Our regular contributor Jim Gilchrist talks of success with clients in the Middle East!
Because three great things happened.
Initially I had a wonderful conversation with a current client in Abu Dhabi. Beyond our evaluation of the effects of current oil prices, the state of local economies and various local employment issues, we hit on what matters most. He was seeing significant results from some of the leadership performance enhancement techniques that we had discussed together. Even better, since he was frequently applying these techniques, in various ways and circumstances, their application was becoming ‘natural’ to him. And he was excited about this progress. For me, this is a great example of effective performance change, because when change becomes the ‘new norm’ it will logically become sustainable. I am always so happy when he tells me about his successes, and I am very grateful for the mutual learning experience.
Then, off to a conversation with a prospective new leadership development client in the Kingdom of Saudi Arabia. Not knowing him well, we did have a very good talk, and I was impressed with his determination to further develop his current leadership performance capability to both help him succeed in his current role, and also to prepare for any next level career opportunities – whenever they may come. I am excited about working with him. I love it when people think strategically about their careers, and his doing so at a relatively young age indicates to me that he has a bright future ahead. In giving him some comparative examples of the recent work that I had been doing, I happened to mention one specific individual client based here in Ontario, Canada, who was waiting to hear the final decision about his interview for a senior VP position. It was not long after we ended the conversation that I answered a knock at my door.
And coincidentally it was my Ontario client, eager to tell me that he had in fact been offered the VP position. I was thrilled to hear this, and obviously so was he. Even better, he wanted me to be aware that, in the final interview, all six panel members made some reference to a capability presentation document that I had developed for him. While I know that these documents are read, I certainly was pleased to hear about how it was used (to whatever degree) in the evaluation of his capability. But most importantly, I was just so pleased that my guy got the position.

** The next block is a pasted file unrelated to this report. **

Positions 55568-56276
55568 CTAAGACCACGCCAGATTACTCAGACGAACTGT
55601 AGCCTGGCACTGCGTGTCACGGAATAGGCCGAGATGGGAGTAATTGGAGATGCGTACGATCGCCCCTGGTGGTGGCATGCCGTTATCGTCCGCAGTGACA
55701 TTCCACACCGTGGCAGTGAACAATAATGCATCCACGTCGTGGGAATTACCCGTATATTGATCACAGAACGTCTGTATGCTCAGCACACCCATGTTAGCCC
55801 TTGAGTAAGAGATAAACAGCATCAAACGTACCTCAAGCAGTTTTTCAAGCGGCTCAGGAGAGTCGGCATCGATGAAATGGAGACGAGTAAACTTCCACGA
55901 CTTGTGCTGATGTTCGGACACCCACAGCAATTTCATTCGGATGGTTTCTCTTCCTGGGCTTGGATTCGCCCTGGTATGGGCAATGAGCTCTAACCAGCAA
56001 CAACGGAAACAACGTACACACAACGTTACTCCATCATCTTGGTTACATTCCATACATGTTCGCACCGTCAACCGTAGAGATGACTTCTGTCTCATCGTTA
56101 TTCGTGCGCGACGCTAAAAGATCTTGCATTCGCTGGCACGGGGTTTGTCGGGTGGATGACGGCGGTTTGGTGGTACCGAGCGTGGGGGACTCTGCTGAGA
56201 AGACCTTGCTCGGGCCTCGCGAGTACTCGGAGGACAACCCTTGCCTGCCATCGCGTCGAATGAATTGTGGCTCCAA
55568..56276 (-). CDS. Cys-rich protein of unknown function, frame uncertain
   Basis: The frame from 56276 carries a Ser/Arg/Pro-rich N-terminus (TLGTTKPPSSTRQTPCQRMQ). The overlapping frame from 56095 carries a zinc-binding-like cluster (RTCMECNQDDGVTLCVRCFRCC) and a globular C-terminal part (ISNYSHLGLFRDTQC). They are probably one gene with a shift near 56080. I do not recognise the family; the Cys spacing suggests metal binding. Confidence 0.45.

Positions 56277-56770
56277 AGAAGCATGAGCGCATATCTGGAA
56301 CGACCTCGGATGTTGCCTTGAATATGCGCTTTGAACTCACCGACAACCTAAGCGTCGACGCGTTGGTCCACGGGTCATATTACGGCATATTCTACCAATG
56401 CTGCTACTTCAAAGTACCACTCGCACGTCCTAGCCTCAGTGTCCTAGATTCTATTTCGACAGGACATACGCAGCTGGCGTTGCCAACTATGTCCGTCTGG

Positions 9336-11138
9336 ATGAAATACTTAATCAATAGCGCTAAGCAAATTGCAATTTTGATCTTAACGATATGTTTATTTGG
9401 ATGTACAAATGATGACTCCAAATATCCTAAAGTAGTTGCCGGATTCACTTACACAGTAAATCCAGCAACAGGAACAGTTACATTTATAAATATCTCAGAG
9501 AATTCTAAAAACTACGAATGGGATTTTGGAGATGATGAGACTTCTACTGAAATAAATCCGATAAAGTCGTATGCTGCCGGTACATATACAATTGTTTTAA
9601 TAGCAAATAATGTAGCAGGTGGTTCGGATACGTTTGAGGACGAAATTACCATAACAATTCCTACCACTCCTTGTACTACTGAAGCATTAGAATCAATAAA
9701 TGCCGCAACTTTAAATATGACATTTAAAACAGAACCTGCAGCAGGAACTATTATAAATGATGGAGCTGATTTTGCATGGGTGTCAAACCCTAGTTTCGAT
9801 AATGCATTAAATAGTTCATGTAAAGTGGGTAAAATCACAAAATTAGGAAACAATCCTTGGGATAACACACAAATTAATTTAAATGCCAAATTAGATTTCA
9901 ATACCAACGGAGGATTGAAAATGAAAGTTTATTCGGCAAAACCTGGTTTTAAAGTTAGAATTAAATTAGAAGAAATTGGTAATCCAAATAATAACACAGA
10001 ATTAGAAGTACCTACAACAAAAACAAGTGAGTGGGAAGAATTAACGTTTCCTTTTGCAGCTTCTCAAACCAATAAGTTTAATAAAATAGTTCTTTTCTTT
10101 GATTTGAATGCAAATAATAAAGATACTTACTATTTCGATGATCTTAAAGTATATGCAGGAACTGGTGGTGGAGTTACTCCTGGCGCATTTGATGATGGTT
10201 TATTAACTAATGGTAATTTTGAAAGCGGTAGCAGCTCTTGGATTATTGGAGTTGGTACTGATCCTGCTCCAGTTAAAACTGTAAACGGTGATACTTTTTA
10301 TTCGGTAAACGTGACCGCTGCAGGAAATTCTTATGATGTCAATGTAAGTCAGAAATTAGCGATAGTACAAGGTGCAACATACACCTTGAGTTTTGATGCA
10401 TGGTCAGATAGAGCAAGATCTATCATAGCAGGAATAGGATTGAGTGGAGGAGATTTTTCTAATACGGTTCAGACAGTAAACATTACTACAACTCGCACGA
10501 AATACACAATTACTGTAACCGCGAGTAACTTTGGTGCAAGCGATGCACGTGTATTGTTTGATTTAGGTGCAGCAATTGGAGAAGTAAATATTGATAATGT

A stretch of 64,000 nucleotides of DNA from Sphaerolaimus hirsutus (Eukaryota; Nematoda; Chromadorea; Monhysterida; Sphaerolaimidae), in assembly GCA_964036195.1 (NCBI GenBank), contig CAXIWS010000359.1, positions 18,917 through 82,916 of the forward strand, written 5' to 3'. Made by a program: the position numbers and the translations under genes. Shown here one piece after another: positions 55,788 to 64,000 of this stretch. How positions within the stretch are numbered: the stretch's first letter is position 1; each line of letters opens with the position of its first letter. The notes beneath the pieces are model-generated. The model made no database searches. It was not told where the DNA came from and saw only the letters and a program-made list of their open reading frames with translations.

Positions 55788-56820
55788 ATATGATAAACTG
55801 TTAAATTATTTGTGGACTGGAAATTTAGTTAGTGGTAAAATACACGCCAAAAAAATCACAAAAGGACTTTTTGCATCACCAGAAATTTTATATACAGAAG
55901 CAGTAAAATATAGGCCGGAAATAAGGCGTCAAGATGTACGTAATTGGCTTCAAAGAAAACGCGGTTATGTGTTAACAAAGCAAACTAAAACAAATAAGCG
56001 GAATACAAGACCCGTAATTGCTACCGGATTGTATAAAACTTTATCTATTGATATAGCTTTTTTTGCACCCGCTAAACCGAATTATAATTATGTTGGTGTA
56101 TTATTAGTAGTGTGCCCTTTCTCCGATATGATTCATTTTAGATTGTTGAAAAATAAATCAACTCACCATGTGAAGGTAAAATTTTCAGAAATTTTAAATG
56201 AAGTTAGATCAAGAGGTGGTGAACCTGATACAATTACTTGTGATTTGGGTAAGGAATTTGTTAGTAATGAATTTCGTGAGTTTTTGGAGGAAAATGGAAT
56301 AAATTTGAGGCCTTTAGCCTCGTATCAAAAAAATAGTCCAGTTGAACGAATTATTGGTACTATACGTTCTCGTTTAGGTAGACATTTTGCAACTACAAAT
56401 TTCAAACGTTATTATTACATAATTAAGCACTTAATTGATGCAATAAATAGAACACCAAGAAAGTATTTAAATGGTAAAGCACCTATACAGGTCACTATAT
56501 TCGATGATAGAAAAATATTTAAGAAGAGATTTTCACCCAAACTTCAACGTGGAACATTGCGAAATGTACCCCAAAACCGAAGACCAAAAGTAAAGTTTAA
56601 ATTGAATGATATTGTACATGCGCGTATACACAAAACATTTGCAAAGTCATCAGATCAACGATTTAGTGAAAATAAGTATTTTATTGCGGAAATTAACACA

Okay, so a wonderful day for my people and me. But, as always, I look for correlations and what I would like readers to take away from this experience. Despite all three being at different position levels, at different career stages, and in different industry sectors in different countries, there are some distinct similarities. A few of them would be that they all:
Are career strategists. While they certainly pay attention to their current situation, they also look ahead to determine what they want in both their short term and long-term careers. And then they realistically evaluate what they will need to do in order to get what they want.
Understand the relationship between their performance and their career success. Not one of them is interested in giving only the impression that they have, or will, obtain performance results. They understand that, in the great majority of cases, true career success will come from their actual performance and their ability to show their potential to perform at the next level. So they all take their performance very seriously, and they have taken steps to develop both their technical and non-technical skills in order to perform to the best of their ability.
Have a growth oriented mindset. Like all strong performers, they are life-long learners and they continually look for effective ways to grow and develop. All of them have already experienced a level of career success, but none of them chose to ‘rest on their laurels’. They stay ahead of most other people because they continue to grow.
Take action. None of them expects anyone to hand them a great career. They do not waste time by complaining about their current situation, the economy or anything else. Nor do they place blame when things do not go their way, or according to their plans. They simply adapt to changing circumstances, and they find ways to keep moving forward.
So while this is not my typical post, I do hope that some readers will find value in my sharing it. There’s obviously a lot more that I could add here, but I hope that some readers will get the basic point – whether or not you have a great career is really up to you.
Jim Gilchrist BES CAES